Experiencing Salvation in As I Lay Dying ENGLISH 215 October 31, 2011 William Faulkner’s As I Lay Passing away centers on the unreasonable journey that the Bundren household requires to Jefferson to bury their dead mother, Addie. Faulkner frames this journey through the lens of different storytellers with a specific concentrate on the characters’ inner ideas and deep interior monologues. Although the book’s plot focuses on the Bundren family, characters outside of the family are vital to offer an unbiased view.
Without these outside characters, much of Faulkner’s commentary would be lost.
One of the most important characters beyond the Bundren family is Cora Tull. It is through her character that Faulkner makes his most powerful commentary on the ideas of sin, redemption, and hypocrisy. With the strong paradox that is utilized throughout the novel, Faulkner twists Cora’s relatively perfect moral character and uses her rather as an example of what not to be. Through the juxtaposition of Addie and Cora, Faulkner seeks to highlight spiritual hypocrisy and reveal that Cora’s idea of religious salvation is faulty.
Instead, Faulkner believes (as shown through Addie) that real redemption includes an informed state of self-awareness and concrete understanding of one’s own sin. Religious beliefs is echoed in every facet of Cora’s life. On the surface, she appears to be a warm-hearted Christian spirit, however it ends up being quickly obvious that Cora’s understanding of religious beliefs is manipulated. Cora is constantly seen serving her next-door neighbors however Cora’s charity is not real. She serves not out of love, however to keep up a Christian appearance and get a promised divine reward (23, 93).
When Cora attempts to serve, even her spouse (Vernon Tull) remarks that she tries to “crowd the other folks away and get in closer than anybody else (71 ). “She is extremely worried about the everlasting state of others around her, however once again, her concern is not out of love. Cora mentions that just God can see into the heart (167 ), however in her piety Cora slams others and thinks that they will just be conserved if they adopt her works based religious beliefs.
Cora’s life experiences have actually only increased her desire to serve more dutifully due to the fact that she has earned the respect of others in the community. In this ironic way, Cora’s hypocrisy has actually served her well on this earth. In contrast, Addie’s life experiences have actually formed her into a defiant, unsatisfied and bitter lady. Through Cora’s eyes, Addie is a bad mom and remains in desperate need of repentance. Cora believes that Addie is blind to her own sin and that it is sacrilegious to rely on Jewel rather of turning to God for salvation.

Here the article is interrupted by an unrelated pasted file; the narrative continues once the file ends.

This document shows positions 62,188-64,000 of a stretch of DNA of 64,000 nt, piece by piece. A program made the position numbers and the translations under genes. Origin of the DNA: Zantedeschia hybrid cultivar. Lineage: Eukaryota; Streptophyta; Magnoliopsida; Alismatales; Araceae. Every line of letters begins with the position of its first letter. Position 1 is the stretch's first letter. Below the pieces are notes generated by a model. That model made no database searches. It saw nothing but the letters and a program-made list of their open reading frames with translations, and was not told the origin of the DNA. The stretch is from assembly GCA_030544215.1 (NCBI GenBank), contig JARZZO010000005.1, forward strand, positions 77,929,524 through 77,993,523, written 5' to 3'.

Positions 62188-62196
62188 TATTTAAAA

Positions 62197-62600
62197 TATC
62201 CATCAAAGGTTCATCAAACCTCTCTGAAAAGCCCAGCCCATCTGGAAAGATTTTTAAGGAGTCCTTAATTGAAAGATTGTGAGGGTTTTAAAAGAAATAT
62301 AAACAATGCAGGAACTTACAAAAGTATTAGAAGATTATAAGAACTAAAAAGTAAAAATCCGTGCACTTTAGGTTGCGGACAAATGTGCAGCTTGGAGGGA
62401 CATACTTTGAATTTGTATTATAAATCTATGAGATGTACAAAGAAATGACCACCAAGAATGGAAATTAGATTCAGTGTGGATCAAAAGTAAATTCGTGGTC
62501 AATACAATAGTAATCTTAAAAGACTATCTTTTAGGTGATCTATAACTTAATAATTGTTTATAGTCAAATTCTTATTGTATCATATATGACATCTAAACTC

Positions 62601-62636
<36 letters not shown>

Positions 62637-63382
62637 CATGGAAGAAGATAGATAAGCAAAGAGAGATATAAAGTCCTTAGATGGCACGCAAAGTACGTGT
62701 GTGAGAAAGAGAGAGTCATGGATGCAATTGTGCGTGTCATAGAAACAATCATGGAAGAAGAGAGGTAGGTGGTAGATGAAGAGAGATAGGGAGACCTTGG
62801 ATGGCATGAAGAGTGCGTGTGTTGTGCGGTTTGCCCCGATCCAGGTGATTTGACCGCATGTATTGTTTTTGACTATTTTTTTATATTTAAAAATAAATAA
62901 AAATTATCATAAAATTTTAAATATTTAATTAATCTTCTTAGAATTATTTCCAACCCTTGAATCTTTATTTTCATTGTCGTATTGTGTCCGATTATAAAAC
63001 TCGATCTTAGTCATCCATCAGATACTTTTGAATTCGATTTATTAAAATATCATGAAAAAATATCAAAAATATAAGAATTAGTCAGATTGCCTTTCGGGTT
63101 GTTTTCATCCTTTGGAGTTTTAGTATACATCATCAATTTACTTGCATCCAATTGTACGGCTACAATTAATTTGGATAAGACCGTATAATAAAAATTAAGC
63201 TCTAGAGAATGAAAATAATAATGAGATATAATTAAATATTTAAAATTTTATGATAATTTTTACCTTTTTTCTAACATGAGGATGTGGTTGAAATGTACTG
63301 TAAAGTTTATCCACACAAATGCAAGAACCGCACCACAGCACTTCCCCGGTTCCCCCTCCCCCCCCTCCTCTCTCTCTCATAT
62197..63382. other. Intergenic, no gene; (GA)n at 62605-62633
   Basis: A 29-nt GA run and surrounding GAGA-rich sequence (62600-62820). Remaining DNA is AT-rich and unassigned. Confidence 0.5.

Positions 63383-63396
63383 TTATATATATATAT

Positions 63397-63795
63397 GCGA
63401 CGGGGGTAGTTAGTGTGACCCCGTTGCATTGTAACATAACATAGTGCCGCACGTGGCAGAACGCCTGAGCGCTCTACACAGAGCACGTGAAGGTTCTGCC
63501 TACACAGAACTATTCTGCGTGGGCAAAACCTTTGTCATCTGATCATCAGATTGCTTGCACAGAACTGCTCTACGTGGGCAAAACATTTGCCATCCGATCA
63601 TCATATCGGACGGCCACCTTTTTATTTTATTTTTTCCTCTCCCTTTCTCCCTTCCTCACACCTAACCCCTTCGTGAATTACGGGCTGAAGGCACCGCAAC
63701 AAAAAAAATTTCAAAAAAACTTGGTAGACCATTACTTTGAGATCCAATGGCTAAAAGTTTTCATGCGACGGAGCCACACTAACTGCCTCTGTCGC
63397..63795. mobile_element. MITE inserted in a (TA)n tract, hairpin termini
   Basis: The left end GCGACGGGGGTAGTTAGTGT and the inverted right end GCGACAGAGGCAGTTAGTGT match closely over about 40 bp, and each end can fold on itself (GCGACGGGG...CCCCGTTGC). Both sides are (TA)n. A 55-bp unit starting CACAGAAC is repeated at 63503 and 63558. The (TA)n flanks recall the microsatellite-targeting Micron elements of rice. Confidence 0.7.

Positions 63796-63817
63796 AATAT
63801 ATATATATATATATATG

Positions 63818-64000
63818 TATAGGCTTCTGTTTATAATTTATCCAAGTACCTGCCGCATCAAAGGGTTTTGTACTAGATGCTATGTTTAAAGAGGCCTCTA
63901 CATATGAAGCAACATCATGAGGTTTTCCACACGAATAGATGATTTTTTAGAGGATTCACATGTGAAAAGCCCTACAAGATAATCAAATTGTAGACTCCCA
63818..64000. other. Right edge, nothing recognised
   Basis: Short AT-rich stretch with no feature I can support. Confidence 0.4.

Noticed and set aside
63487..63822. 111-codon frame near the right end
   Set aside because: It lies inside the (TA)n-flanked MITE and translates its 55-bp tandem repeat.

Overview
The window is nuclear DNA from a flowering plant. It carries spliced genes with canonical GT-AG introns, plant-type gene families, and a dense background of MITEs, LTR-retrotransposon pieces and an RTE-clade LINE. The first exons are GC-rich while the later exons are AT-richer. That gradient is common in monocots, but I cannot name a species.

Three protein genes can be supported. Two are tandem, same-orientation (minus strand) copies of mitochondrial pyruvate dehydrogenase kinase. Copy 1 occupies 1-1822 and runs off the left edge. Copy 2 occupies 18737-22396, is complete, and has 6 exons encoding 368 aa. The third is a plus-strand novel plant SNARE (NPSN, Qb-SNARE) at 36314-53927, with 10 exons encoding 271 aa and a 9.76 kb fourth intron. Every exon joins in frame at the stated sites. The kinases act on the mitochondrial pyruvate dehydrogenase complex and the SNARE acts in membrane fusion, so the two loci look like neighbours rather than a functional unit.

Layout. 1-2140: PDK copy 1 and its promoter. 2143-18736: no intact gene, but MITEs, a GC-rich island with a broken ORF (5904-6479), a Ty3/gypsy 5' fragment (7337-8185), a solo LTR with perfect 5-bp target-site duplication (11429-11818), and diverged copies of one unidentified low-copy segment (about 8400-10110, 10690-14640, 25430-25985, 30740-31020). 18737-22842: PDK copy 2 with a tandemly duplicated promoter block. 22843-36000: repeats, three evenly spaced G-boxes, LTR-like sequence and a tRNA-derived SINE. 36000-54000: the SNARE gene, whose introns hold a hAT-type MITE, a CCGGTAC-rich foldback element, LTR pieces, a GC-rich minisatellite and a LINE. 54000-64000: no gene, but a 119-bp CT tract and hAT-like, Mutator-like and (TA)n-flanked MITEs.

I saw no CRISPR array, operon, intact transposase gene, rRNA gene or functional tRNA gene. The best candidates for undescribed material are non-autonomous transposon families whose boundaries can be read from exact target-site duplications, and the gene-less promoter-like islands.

Nevertheless, it is Cora that can not see and passes judgment blindly. Cora does not understand the ramifications behind Addie’s favoritism to Jewel and that the male Cora has put on such a holy pedestal (Minister Whitfield) is in reality a source of Addie’s sin. Cora does not understand that it was Minister Whitfield that wished to cover up the affair and that Addie’s grant remain peaceful ran out love for the brief satisfaction she had found in him– Addie has actually always remained real; she had no desire to be deceitful.
Cora’s misinformed judgments are full of words that “go directly up in a thin line, fast and harmless (173 ).” In Addie’s area in the unique, she explains the scene where Cora desires Addie to hope with her to get a salvation (168, 174). The factor Cora believed that Addie could get salvation by saying a prayer is because Cora’s religion is empty, full of mindless words and “people to whom sin is just a matter of words, to them redemption is just words too (176 ). Cora’s word-oriented spiritual hypocrisy is a direct symptom of Addie’s idea that words do not have meaning and are simply “shape(s) to fill an absence (172 ).” In differentiating the distinctions between Addie and Cora, it is explained who can eventually experience redemption. Although pious Cora may have experienced some worldly success, Faulkner is suggesting that she will never acquire salvation since she is blinded in her hypocrisy and is taken in with task and a works-based faith. Cora knows sin as it can be expressed in words however not in practice.
Addie understands the level of sin since (unlike Cora) she has genuinely experienced it. Although Addie expresses discontent, she is at least familiar with her sin and its relationship to the nature of her being. Faulkner criticizes Cora’s judgmental, insincere, and pious character and instead provides Addie’s self-aware, authentic, and pragmatic understanding as the way to experience sanctification in this life. It is Addie, not Cora, who will receive the benefit of true knowledge and salvation.